In addition, a new builder who comes in could build completely different low end models that are not in keeping with those currently built..which in turn could serve to lower the value of your unit.

This IS what happens when a not yet completed development goes under..

If the prospect of living under those circumstances for an extended period of time appeals, and one does not care about resale value...then I guess the chance might be worth taking.

Otherwise, best bet is to keep looking for a home or condo in a completed PUD.

    Bookmark   March 30, 2009 at 6:01PM
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#1) Keep that lawyer CLOSE!

#2) Drive a bargain that actually makes them CRY... seriously, see what "comps" were selling for in 1999-2000,
*THAT* is the REAL price... all else is "froth" from our "friends" on Wall Street... GRRRrrrr...

Hi, keyed-up civilian here, checking in from Bubble-Central, i.e. Miami-Fort Lauderdale, where the 800 lb. gorilla in the room (and in the TAX BASE) is MOTHBALLED condo developments, highrise and otherwise.

The Plaza at Oceanside in Pompano Beach, FL is an excellent example. It is topped-out, exterior completed, and AFAICT, 98% finished interior, but only 19 of 186 units have sold. (No telling how many buyers walked away from their deposits, or otherwise pulled out, but only 19 are on the tax collector's property rolls.)

No one is allowed to move in, because the second the developer gets the C.O. (Certificate of Occupancy), they
are on the hook for THE PROPERTY TAXES ON ALL THE UN-SOLD UNITS--MILLIONS OF $$!!... and probably an equal portion of the maintenance fees!

And this is a legit, top-shelf developer--WCI Communities--listed on the NYSE, with investors such as THEE Bill Gates and THEE Carl Icahn. They have a long history of successful high-end highrise projects. They just couldn't get off the "RE Bubble Heroin" soon enough.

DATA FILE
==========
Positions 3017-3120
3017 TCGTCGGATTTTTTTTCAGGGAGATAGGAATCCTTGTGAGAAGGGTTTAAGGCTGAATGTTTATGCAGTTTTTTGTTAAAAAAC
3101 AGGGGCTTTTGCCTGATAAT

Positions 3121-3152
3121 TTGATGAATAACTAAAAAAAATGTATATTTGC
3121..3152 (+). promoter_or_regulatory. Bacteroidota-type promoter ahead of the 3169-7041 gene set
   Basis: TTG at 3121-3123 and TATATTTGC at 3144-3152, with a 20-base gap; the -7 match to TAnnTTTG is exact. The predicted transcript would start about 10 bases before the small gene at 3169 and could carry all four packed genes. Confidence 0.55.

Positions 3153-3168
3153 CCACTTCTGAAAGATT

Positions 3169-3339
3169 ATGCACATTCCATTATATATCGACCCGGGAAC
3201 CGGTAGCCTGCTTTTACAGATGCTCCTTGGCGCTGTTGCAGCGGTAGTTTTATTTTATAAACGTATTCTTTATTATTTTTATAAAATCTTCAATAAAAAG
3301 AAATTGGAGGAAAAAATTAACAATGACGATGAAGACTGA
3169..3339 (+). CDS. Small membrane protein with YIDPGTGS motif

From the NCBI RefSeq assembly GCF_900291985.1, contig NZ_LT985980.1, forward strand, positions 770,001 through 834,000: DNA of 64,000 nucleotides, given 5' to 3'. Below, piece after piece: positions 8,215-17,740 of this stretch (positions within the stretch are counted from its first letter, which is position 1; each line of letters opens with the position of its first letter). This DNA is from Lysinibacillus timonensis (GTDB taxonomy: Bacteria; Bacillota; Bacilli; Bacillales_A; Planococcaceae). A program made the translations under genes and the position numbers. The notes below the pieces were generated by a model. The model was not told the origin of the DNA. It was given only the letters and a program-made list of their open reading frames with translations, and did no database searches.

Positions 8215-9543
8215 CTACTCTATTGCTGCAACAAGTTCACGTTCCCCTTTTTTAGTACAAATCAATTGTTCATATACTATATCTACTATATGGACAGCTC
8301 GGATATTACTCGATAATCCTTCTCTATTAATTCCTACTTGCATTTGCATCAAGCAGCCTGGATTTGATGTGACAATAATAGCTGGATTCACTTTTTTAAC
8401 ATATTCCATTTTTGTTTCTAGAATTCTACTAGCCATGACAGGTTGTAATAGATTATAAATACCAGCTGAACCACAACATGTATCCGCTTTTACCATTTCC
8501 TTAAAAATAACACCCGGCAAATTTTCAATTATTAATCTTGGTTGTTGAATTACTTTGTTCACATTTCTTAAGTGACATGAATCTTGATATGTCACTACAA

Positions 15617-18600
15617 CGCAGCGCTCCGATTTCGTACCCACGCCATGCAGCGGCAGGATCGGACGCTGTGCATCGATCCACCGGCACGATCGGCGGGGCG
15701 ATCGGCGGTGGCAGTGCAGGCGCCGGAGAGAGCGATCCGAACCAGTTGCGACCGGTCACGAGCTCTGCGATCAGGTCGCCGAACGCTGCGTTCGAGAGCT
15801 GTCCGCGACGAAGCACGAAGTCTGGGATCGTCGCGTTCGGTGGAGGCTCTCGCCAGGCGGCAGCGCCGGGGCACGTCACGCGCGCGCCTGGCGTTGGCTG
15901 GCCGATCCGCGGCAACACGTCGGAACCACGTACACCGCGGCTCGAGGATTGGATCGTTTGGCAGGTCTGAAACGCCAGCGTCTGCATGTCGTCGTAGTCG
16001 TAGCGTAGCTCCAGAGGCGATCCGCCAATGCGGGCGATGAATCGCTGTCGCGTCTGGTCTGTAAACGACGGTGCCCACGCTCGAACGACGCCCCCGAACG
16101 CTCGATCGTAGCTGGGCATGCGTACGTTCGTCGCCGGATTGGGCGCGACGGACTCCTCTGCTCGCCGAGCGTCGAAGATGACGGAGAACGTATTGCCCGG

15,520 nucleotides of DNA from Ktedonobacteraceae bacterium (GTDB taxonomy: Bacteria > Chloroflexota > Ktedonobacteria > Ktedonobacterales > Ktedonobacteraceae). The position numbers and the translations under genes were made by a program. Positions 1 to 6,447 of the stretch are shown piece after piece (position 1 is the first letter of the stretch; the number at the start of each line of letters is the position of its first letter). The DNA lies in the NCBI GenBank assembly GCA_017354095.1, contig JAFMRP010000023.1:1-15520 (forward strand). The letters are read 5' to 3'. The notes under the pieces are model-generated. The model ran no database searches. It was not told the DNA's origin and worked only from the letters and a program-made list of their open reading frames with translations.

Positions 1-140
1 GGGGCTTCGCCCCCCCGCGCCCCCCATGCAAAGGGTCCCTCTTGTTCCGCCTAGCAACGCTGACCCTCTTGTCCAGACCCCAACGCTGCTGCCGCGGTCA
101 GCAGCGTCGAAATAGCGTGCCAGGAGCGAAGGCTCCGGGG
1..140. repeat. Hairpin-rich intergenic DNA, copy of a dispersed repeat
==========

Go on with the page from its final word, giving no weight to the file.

Their sales offices are still open, and they have dropped prices several times... but still not low enough to "clear" the inventory.

I do NOT know what they are doing to appease/compensate those who have plunked down their money (often at the old HIGH prices), but cannot move in... trying to find out later this week.

I do NOT know how one gets a mortgage on a property which can NOT be occupied, and is basically ILliquid... seems quite the conundrum... hmmm... bet the developer is "happy" to supply financing? Aim to find that out too... will report back if I do.

Here is a link that might be useful: Search by Subdivision 'Plaza at Oceanside'

    Bookmark   March 31, 2009 at 5:38PM
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ALL quite interesting!!! We have decided to walk away from this development and consider another one that is almost all occupied and also has the community center with pool, etc. It's more expensive (not happy about that), but more to our liking because it does have so much more to offer. We never thought about any complex in our area going under which is now something we will have our radar up for. Every other home we have ever bought were in already existing neighborhoods and fully occupied.

    Bookmark   March 31, 2009 at 6:04PM